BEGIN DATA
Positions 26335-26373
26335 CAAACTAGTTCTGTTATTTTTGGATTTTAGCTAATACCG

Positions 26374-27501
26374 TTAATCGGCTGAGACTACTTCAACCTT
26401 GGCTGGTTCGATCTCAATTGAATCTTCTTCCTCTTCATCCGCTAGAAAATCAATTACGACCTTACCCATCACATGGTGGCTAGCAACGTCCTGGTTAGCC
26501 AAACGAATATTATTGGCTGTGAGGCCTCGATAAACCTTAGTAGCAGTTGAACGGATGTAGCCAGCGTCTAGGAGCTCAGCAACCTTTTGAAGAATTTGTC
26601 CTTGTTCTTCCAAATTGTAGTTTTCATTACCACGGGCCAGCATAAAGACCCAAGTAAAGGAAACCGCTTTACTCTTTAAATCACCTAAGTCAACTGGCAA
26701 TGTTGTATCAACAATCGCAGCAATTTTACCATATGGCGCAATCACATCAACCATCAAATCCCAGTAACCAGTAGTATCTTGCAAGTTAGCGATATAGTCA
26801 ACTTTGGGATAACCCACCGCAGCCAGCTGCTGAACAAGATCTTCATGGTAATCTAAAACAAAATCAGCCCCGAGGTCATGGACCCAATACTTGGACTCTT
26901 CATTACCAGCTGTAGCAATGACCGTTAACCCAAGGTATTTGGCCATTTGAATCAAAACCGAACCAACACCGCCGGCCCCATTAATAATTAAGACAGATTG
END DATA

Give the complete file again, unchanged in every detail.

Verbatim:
Positions 26335-26373
26335 CAAACTAGTTCTGTTATTTTTGGATTTTAGCTAATACCG

Positions 26374-27501
26374 TTAATCGGCTGAGACTACTTCAACCTT
26401 GGCTGGTTCGATCTCAATTGAATCTTCTTCCTCTTCATCCGCTAGAAAATCAATTACGACCTTACCCATCACATGGTGGCTAGCAACGTCCTGGTTAGCC
26501 AAACGAATATTATTGGCTGTGAGGCCTCGATAAACCTTAGTAGCAGTTGAACGGATGTAGCCAGCGTCTAGGAGCTCAGCAACCTTTTGAAGAATTTGTC
26601 CTTGTTCTTCCAAATTGTAGTTTTCATTACCACGGGCCAGCATAAAGACCCAAGTAAAGGAAACCGCTTTACTCTTTAAATCACCTAAGTCAACTGGCAA
26701 TGTTGTATCAACAATCGCAGCAATTTTACCATATGGCGCAATCACATCAACCATCAAATCCCAGTAACCAGTAGTATCTTGCAAGTTAGCGATATAGTCA
26801 ACTTTGGGATAACCCACCGCAGCCAGCTGCTGAACAAGATCTTCATGGTAATCTAAAACAAAATCAGCCCCGAGGTCATGGACCCAATACTTGGACTCTT
26901 CATTACCAGCTGTAGCAATGACCGTTAACCCAAGGTATTTGGCCATTTGAATCAAAACCGAACCAACACCGCCGGCCCCATTAATAATTAAGACAGATTG